Weeks 5&6: And now for something completely different!

Weeks 5&6: And now for something completely different!

(I use the word “technique” in the text below to describe a way of thinking, of describing, or a mental tool, a mindset. In short: what I call here “techniques” could be considered to be anything but. If you don’t know what to get me for Christmas, get me a thesaurus! lol)

Funny how things don’t change for weeks, even though you try hard, and suddenly you relax and…. you see progress in your work.

All artists have faced this: the harder you try, it seems, the less you progress. Of course it’s only an impression. Only hard work makes you progress, but hard work demands lots of attention, and attention means tension (no pun intended). And when you are tense you are not flexible and can’t change, bend, go with the flow.

So it’s often that, after weeks of intense work you give up, saying “oh I’ll never get it” and you let go – “who cares anyway” – and suddenly all the efforts come to fruition: without your even knowing it, you brain goes into “newly acquired technique” mode and tada! sudden progress!

It’s what I felt when I did the drawing included in this post. For weeks (months, semesters….) I had been trying to get the “going around the form with the pencil” that is at the core of the great masters’ drawings, and that Glenn Vilppu teaches so well.

I felt like I banged my head against a wall for so long, but did not “get” this concept, and could certainly not use it while drawing. I had improved other aspects of my draughmanship, but this one seemed to elude me, which was quite vexing.

About two months ago I had an epiphany: I suddenly could understand and identify what Glenn meant by “going around the form”. I “got” it in my brain, but how did one apply it? No idea. Understanding something intellectually is of no help as long as you can’t use the technique while working. You have to understand something before you can apply it, of course, but with understanding does not automatically come application!

Following this intellectual epiphany, I worked even harder, concentrating on this important and elusive issue. I spent hours drawing, studying masters, biting my tongue and going “gnnnnnn…. gnnnn……” while drawing one stroke at a time. I’m sure I looked completly mental, seen from the outside, but I wanted to break through this concept and be able to apply it.

Nothing, not a little improvement. I finally threw my pencil away, exclaiming “oh I give up!” and decided to relax a bit before working on some other aspect of my drawing that I wanted to improve.

Relax, relax, draw while humming… and when I suddenly looked at my finished drawings (yes I did them in parallel) I said out loud “what the hell is happening? This is not my drawing? it doesn’t even look like my way of drawing! yuk!”

I then looked closer, showed the drawings to a friend. Indeed the drawings felt alien to me – and for a good reason: I had applied the “going round the form with each stroke” technique for the first time ever!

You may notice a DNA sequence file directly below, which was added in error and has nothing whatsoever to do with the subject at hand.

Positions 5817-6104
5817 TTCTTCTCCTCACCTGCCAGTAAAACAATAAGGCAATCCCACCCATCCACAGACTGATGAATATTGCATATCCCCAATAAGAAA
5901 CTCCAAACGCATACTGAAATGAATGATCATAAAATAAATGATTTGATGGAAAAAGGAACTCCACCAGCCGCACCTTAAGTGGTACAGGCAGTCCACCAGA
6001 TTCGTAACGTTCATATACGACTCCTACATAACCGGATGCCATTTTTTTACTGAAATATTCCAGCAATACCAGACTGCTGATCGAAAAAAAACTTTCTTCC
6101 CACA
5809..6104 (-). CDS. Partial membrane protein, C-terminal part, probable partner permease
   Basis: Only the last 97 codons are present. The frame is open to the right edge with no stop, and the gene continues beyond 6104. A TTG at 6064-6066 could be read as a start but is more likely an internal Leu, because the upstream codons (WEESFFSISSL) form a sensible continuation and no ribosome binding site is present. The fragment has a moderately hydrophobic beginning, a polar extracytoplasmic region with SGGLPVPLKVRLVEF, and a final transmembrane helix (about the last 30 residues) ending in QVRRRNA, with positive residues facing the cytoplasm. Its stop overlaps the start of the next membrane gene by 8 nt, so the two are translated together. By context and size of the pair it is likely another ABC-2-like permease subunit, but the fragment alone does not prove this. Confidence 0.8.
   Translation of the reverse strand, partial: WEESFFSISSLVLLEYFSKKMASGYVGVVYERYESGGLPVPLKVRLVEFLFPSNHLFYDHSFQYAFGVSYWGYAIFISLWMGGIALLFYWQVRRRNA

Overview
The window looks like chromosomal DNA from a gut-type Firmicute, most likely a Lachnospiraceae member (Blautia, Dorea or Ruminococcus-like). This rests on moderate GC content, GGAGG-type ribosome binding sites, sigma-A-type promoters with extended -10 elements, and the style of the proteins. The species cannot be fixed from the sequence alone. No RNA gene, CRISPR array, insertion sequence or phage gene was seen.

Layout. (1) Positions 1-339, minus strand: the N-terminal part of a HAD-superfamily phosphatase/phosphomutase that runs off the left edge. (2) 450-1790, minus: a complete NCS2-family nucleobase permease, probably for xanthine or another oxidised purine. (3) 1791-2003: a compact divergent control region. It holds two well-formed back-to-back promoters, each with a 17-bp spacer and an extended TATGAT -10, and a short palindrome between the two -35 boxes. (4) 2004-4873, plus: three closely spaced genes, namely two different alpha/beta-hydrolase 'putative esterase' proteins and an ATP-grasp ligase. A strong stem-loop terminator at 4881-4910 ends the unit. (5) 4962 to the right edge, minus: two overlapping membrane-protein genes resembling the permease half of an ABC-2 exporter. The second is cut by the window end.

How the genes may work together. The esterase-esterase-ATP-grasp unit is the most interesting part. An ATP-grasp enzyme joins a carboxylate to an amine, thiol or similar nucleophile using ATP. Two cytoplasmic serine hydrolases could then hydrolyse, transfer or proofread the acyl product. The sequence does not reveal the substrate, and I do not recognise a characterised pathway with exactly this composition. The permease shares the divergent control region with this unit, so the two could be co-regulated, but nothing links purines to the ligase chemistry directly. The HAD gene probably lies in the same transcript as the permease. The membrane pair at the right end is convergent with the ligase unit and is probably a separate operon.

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The problem when you do something right and you don’t know what or how you did it right, is that you don’t know how to do it again!

It took me a bit of introspection to realise what I had done differently.

I had drawn less lines, no “noodling” at all, I had drawn very slowly compared to my normal silly “if I draw fast, I’ll draw more things today!” way, and I had analysed and described with each line the form I saw. I did not draw, I explained, each little line as being a way of saying “and then here the shape goes like this… curvy in this direction, but it stops there, where the other little lines-set starts”.

I never thought I would need ¬†explaining, even become verbose while drawing – but I sure felt verbose while drawing the right guy’s back of pelvis.

I was in more than a bit of shock. I also noticed that I was drawing much lighter than ever before (I had to darken the lines in photoshop in the image here included or you would have seen nothing).

I only really made sense out of the experience when Glenn did the critic of my work. What did he say? Well, read above…. I did not manage to understand what had happened technically or psychologically before he dissected my work. The weekly two-hour live chat made once more all the difference, since I was able to heap question upon question, and Glenn patiently – and obviously (now!) – demonstrated what I used to do, and what I had just done.

I finally got it.

Drawing while looking at the whole image, with a good gesture, and keeping a “we have got all the time in the world” attitude is the way. But the danger is to become precious, become to tense, afraid of mistakes, and fall in love with each line. Don’t become attached to your pencil strokes, erase them or better: draw others over them. If you consider that you’ll spend the rest of your life drawing, then each line is really not precious – you are going to draw so many things that parting with a set of lines is really not a big deal.

And if you get something right, move on! Don’t try to reproduce it. You did it once, fine, it’s part of you, walk on, don’t stop to study in wonder the miracle that has happened. Chances are that the first time you applied the new technique you were so surprised that you spotted it at once “wow look at THAT!”. But now that it is part of your set of tools, you wont spot it particularly – don’t try and reproduce the “wow” sensation you had the first time: you won’t have it again, not for this technique anyway!

Draw draw draw!

and be safe!

See you soon

Anton

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